Food & Nutrition
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There are a few ways a young person newly on their own, or just out of college, could prepare food for themselves. One option is to plan meals for the week ahead of time and make a grocery list based on those meals. This helps ensure the necessary ingredients are purchased and reduces the frequency of trips to the grocery store. Consider meal prepping, or preparing several servings of a dish at once and storing them for easy reheating throughout the week. Simple meals like salads, stir fries, and pasta dishes are also relatively easy to prepare and can be customized with various ingredients to keep things interesting. If you are unsure of how to cook certain dishes or techniques, there are many online resources and tutorials available to help learn and improve skills.
Jacquelyn Cafasso writes for Healthline Nutrition to help us understand how honey wins out:
But both honey and agave nectar are caloric sweeteners and offer little added nutritional value. Honey is better than agave nectar because it is:
Read Cafasso's article, in its entirety, on Healthline's website.
National Nutrition Month® is an annual campaign created 50 years ago in 1973 by the Academy of Nutrition and Dietetics (AND). During the month of March, everyone is invited to learn about making informed food choices and developing healthful eating and physical activity habits.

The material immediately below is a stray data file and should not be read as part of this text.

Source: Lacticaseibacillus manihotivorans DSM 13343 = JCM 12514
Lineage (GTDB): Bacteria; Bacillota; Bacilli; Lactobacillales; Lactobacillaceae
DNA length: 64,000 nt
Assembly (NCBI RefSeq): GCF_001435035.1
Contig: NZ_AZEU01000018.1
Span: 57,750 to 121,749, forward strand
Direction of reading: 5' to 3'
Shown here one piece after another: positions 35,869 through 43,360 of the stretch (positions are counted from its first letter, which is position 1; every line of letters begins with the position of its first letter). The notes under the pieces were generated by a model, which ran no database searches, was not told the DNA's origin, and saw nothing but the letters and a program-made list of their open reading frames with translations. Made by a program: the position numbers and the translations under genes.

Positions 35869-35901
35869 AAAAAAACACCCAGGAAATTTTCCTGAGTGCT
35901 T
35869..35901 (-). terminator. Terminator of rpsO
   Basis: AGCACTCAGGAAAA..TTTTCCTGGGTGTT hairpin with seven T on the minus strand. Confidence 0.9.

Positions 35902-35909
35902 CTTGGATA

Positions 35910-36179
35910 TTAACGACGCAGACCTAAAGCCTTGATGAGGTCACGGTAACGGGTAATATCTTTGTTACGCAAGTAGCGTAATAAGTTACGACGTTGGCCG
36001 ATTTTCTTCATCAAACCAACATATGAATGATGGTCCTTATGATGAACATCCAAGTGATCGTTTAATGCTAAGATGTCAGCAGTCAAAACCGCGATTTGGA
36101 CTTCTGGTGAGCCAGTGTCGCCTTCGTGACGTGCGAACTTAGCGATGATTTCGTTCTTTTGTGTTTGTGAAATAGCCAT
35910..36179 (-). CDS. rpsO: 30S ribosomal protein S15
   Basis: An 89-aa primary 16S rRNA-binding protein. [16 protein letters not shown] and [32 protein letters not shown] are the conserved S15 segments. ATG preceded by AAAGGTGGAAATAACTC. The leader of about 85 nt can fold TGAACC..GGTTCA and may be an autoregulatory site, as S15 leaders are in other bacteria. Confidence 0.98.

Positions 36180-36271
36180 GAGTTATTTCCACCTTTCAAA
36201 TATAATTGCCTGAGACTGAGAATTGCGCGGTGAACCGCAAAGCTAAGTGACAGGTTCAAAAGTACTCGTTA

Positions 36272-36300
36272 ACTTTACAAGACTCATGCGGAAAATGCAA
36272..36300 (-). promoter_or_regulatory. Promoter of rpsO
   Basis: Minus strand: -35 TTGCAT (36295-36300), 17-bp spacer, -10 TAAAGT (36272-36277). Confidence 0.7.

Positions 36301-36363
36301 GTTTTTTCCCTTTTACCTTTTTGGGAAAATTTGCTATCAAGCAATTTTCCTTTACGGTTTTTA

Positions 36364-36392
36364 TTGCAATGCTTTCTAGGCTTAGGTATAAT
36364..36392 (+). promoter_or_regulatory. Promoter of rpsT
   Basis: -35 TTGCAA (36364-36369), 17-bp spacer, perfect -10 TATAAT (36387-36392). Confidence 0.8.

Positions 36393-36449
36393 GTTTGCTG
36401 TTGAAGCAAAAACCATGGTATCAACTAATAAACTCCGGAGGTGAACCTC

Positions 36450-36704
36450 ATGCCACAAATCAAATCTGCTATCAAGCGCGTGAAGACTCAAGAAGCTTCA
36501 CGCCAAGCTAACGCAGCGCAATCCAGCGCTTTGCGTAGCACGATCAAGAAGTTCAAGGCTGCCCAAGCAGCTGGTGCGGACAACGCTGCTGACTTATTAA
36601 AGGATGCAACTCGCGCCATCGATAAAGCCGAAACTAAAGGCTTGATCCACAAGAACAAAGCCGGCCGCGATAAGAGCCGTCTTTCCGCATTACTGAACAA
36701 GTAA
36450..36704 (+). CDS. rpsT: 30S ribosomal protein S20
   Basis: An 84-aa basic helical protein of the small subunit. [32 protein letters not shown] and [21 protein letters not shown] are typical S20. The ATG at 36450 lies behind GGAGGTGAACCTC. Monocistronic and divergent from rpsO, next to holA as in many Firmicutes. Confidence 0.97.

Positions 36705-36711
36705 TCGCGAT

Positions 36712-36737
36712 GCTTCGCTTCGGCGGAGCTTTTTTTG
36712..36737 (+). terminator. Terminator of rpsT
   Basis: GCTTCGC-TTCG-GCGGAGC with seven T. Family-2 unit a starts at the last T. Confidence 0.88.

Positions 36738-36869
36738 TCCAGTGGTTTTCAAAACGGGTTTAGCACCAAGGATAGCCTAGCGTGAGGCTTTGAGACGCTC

Visit AND’s website for more information, including this year's theme, 50 Ideas to Get Involved and campaign resources available in multiple languages.
Join us in congratulating the Academy of Nutrition and Dietetics on their 50th Anniversary of National Nutrition Month®!
Sucrose, glucose, and fructose are three common types of sugar that are absorbed differently and have slightly different effects on the body. Whether they occur naturally in foods or are added to them also makes a big difference in how they affect your health.
Here's an article we had a hard time opening. But we did. And because we all want to be healthy, we know you will want to open and read it too.
This article explains why commercially fried foods are bad for you and provides some healthier alternatives to consider (thankfully).
Pumpkin, chia seeds, cactus, and chocolate - Who knew?!!
Read the article by Krista Linares, MPH, RDN, from Healthline.
What are nightshade fruits and veggies?
Nightshade fruits and vegetables are a broad group of plants from the Solanaceae family. Nightshade plants contain poisonous alkaloids, one called solanine.
While ingesting nightshade plants can be fatal, fruits and vegetables in this same classification of plant — many of which you’ll find at your local grocery store — are actually safe to eat.
This is because the amount of this toxic compound is lowered to nontoxic levels once the fruits and vegetables ripen. Still, the leaves and berries of the deadly nightshade plant are toxic and shouldn’t be consumed.
Find out exactly which of the nightshades are the most nutritious.
- Brian Krans, Healthline
Know the three P's: Plan, Purchase and Prepare
Practice these P’s to make tasty, good-for-you meals that are pocketbook friendly.
Food & Nutrition
What we eat ultimately provides fuel for life. Here we strive to share information that you may find helpful or beneficial on your journey to living a more healthy life.